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post #26 of 34 Old 06-29-2014, 06:12 AM
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I don't think gaming should be your primary decision maker for a projector purpose. I mounted a low lag 47 inch lcd on the wall that I can spin my chair around and play. It seems like a great idea playing on a 120 inch screen, till you start dying all the time.
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post #27 of 34 Old 06-29-2014, 07:05 AM - Thread Starter
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I guess personal preference is different for everyone. I game more than I watch movies but I still watch Netflix and do stuff on my PlayStation that will translate to the big screen nicely. Especially since Netflix is offering more HD content.

I have a 47" Samsung but it'd on its last leg and I want something worthwhile as an upgrade.
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post #28 of 34 Old 06-29-2014, 08:37 PM
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FWIW, I spent most of Saturday sound a Sony HW55ES professionally calibrated recently for the Savoy open house in Iowa.

The Savoy

It is an excellent projector, but I didn't think my Panasonic ae8000u was any lesser. I've not yet seen the Sony 40, but the 55 should be superior to the 40 and there was no clear superiority of the 55 over my panny that I saw. Both excellent.

Both of our rooms are light controlled. Both using Seymour XD acoustic transparent scope screens of very similar size.

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post #29 of 34 Old 06-29-2014, 08:41 PM
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Quote:
Originally Posted by kapp_badbloodz View Post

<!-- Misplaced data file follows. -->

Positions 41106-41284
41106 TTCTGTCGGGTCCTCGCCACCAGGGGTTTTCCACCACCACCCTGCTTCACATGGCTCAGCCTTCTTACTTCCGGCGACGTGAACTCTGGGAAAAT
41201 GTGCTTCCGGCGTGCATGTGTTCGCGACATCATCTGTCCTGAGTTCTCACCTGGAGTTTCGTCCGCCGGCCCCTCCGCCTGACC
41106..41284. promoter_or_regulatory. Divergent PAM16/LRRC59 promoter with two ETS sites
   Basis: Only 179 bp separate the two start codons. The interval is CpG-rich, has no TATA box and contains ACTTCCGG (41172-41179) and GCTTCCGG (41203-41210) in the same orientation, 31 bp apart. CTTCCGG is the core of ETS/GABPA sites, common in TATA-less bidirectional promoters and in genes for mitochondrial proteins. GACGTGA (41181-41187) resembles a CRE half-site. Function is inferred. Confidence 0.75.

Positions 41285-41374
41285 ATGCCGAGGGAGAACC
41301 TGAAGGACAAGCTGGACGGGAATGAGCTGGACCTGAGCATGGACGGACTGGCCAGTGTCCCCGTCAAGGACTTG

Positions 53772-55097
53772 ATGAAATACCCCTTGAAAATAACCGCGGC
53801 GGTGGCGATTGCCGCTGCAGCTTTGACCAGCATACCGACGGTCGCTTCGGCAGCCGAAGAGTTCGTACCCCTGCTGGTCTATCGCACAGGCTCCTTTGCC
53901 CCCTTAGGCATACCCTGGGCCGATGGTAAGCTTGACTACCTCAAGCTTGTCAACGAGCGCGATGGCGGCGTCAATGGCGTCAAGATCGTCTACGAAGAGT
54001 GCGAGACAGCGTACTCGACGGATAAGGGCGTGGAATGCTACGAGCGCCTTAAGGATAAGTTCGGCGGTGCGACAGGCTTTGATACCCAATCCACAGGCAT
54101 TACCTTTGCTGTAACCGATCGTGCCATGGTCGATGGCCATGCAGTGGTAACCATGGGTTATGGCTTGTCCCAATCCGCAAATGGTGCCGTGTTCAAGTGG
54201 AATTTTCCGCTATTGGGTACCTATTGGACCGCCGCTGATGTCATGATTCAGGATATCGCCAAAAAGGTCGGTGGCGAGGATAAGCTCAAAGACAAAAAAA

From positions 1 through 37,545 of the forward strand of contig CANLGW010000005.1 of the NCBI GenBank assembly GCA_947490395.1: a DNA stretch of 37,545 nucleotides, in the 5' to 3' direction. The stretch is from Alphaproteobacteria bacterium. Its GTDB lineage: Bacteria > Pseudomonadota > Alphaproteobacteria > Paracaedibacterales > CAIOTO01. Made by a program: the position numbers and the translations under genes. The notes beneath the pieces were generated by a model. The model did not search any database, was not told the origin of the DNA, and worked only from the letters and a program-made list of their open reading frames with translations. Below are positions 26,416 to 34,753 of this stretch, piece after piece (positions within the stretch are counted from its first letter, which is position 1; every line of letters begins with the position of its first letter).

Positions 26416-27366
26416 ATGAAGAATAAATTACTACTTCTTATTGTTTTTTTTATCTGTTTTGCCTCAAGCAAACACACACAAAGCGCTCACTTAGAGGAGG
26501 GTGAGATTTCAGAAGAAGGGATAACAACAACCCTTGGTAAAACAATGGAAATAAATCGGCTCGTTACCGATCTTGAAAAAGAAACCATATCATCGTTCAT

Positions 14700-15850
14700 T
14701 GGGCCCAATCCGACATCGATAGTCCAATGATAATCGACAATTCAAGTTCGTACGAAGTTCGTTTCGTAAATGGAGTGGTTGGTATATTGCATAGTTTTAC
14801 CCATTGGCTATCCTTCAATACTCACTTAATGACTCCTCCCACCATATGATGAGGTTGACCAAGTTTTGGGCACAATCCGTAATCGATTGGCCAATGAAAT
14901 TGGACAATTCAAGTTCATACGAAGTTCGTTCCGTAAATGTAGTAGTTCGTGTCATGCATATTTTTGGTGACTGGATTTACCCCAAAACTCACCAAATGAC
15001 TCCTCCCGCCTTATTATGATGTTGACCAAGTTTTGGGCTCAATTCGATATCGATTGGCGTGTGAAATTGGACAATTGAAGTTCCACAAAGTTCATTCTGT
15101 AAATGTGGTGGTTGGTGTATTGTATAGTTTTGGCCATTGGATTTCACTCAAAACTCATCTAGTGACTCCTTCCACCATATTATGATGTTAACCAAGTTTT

How is movie viewing at that size? Is there any compromise to picture quality? I dont suppose you play video games at all... hows the lag on that bad boy? That is a great looking setup. This is going to be a very hard choice. I was starting to pull more toward the Sony but you may have just pulled me back to a split 50/50 decision.

I'll have to find the owner threads and post up some questions in there also. People sell manufacturer products almost better than the manufacturer themselves.
Movie viewing is incredible! No compromises that are worrisome, I love the bigger scope screen.

I do play games, but honestly haven't done gaming on it yet. We just moved into a new to us house when I bought the projector and are still getting situated, so I've not played games yet. I plan to play both console and pc games on it.

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post #30 of 34 Old 06-29-2014, 09:27 PM
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Quote:
Originally Posted by Verge2 View Post
I don't think gaming should be your primary decision maker for a projector purpose. I mounted a low lag 47 inch lcd on the wall that I can spin my chair around and play. It seems like a great idea playing on a 120 inch screen, till you start dying all the time.
Depends on the types of games you're playing. FPS, not so much. RPGs work fine, and racing games are arguably better.
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Reply Digital Projectors - Under $3,000 USD MSRP
Gear in this thread - ae8000u by PriceGrabber.com